The Spending Binge in Comparative Perspective

Correction: As several commenters pointed out, this chart is badly misleading in this form, as it doesn’t adjust for inflation. A corrected version can be seen here. 

We know the government always likes to pump lots of extra money out into the streets ahead of elections. But how’s the 2012 binge compare to the binges before recent elections?

The latest figures we have for Monetary Liquidity (M2 – for non-nerds, the total number of bolivars sloshing around in the economy) are from the week of August 24th – seven weeks before the election. At that point, liquidity was 51% higher than it had been 45 weeks earlier (that is, 52 weeks before the election.)

Only the 2006 liquidity splurge comes close: even so, 7 weeks ahead of the 2006 presidential election, liquidity was just 43% higher than it had been 45 weeks earlier. As for 2007, when we defeated the government in the Constitutional Reform Referendum, liquidity had grown just 18% that year at a comparable stage in the race.

 

25 thoughts on “The Spending Binge in Comparative Perspective

  1. To our benefit, it seems to me that the ability for the cash to trickle down has decreased more rapidly than their ability to increase spending. I have no other proof of this other than my own meandering experience. It seems to me that in the past Oficialismo spent a lot more in the streets. It seems to me that this time around the Chavez campaign has been more media focused than street focused.

    Caracas has chavistas tarantines playing jingles manned by 2 or 3 people and pretty much ignored by every passerby. This is true from petare to chacao, to downtown, to catia. I wonder what’s is the situation in other areas of the country.

    I mean, mitines used to be pervasive in Chavez campaigns. There have been very few of them during this one. On the other hand, the ads are way better produced. Billboards on the campaign seem also to be less.

    • The last tarantin I saw was pumping out irritating jingles at earsplitting volume, and no one was paying the bored PSUV types under the toldo any attention at all. BUT right across the street was a brand-new PDVAL truck doing a roaring trade in cheap food. Subtle, eh?

      • Perhaps. But that’s the type of things I remember seeing in the past a lot more. Those PDVAL trucks (and the checks to fix the house, and the appliances, etc.) somehow are diminished this time around.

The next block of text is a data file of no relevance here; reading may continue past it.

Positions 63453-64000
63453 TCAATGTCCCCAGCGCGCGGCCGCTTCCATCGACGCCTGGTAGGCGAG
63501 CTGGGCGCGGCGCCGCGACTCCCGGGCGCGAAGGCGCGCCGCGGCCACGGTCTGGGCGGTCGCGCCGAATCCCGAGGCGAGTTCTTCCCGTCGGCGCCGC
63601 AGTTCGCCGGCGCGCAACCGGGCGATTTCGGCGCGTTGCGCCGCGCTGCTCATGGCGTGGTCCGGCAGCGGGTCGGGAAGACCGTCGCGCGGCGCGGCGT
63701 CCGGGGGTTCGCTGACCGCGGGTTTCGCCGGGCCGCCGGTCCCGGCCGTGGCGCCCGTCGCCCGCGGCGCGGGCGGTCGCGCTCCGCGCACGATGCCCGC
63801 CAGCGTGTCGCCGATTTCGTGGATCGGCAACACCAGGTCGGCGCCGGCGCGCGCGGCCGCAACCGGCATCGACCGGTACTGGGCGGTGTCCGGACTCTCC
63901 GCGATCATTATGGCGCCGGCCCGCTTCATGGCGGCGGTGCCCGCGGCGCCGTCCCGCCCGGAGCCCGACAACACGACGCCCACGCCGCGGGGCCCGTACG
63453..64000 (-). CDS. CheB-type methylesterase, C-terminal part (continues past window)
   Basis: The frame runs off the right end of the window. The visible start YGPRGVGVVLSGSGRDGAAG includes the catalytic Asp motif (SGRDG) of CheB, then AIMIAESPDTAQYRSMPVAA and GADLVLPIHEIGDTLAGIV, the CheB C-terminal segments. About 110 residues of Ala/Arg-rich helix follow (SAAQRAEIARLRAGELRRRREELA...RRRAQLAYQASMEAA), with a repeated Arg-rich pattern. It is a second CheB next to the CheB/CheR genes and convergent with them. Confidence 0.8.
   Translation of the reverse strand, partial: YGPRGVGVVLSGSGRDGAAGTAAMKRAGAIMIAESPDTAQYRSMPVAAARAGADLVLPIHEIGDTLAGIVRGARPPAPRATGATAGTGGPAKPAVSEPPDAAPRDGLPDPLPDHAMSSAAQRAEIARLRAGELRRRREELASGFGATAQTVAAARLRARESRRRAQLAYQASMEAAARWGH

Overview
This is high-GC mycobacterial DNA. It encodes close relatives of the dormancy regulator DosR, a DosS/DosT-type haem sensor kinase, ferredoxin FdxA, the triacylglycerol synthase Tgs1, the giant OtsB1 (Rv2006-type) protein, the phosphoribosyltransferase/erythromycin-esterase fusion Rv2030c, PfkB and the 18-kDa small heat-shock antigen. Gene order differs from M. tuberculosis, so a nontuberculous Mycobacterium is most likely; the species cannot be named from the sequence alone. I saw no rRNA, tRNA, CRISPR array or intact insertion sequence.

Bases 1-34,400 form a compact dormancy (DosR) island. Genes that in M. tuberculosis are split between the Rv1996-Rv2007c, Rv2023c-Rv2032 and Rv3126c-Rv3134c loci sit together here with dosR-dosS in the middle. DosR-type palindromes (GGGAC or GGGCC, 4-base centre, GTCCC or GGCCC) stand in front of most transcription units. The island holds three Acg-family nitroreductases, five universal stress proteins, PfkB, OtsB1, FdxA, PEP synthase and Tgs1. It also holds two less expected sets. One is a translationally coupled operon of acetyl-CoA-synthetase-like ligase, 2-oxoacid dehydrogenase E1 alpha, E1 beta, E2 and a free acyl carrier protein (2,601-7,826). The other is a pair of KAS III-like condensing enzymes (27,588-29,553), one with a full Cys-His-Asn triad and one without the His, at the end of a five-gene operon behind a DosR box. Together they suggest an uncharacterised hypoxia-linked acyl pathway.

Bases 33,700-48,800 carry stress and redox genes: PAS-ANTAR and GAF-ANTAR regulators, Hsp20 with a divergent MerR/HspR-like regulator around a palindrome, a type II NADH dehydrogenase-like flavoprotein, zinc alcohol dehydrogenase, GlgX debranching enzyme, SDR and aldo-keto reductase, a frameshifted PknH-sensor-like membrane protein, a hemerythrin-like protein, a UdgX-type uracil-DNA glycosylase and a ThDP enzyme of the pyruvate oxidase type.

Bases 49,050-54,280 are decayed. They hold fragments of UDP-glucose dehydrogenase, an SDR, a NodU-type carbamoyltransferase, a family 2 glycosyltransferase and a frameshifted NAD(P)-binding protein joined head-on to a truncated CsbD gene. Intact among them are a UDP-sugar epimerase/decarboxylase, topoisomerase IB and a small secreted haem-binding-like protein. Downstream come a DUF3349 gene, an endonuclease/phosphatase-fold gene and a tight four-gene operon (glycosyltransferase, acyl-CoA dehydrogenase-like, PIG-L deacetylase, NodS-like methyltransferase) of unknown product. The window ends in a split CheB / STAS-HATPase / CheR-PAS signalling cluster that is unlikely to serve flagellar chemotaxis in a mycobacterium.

• Could it be that all that cash is being allocated, but by the time it trickles down, it has been siphoned off into so many pockets, that it doesn’t actually by the votes it is supposed to? Chavez isn’t out and about to make sure the money is getting to its target.

      • It doesn’t quite work that way – once created Cash doesn’t just get spent once. Maybe some boligarch gets Bs.500,000 from the expansion, but if he spends it on a new house that money flows to the construction industry, and the guys in the construction industry they need to buy food, and haircuts, and insurance policies of their own…etc…etc…etc…

        • But it could end up in the cayman islands as a retirement fund given the uncertainty on Chavez’s ability to remain in power (either by popularity or health).

          Also if there aren’t any good or services available to buy, then the money just translates into inflation, right?

        • Francisco,

          Yes, but if it doesn’t get DIRECTLY to the voter whose vote is supposed to be bought, the voter doesn’t associate the largesse with the politician who wants his vote.

          • That’s not right. This isn’t about vote-buying, this is about Nature of the Times voting. People’s personal financial circumstances can’t improve in the short-run when the monetary base expands. And people whose financial circumstances are improving are more likely to vote for the incumbent to some extent (though, as we’ve seen, not to as large as extent as the opposite.)

  2. you’re not writing an academic article dude! Just divide the weekly M2 the corresponding monthly CPI. Unless you want to piece-wise interpolate the CPI and get a weekly CPI.

  3. Keep in mind that most of the growth in M2 during this last year occurred in september-december 2011, while the growth in M2 in 2006 was constant through the year. M2 during 2012 has increased 20% – high, but paltry compared to 67% in 2006.

    It may be because the government is mindful that an explosive growth in M2 nowadays would be pushing inflation higher (especially given the supply constraints in Venezuela these days). Or maybe they forgot how to spend. Who knows.

    • I owe you a hat tip, LGG – it was your comment a few weeks back that planted the seed of curiosity that led to this post.

      Of course, this is just a fairly crappy initial approximation, If you want to make a better chart – say, over the 26 weeks before an election, and in real terms, make it and send it! I’ll put it up for sure.

      Cuz remember, I’m not an economist, I just play one on TV…

  4. Good graph. Inflation adjustment might help, but the notable increase is still there. Yes, in a developed economy there is a multiplier effect (as much as 5 in the U. S. for M1), but in Venezuela there probably isn’t much, especially for M2. The reason is, empirically, that much, if not most, of the money doesn’t trickle down to the masses: It’s ripped off to buy high-end real estate, fancy cars, and, yes it does emigrate out of the Country via Cadivi, black market, etc. And, those at the top in the Consejos Comunales receiving crumbs are frequently keeping them for themselves, especially in the face of Chavez possibly losing the election.

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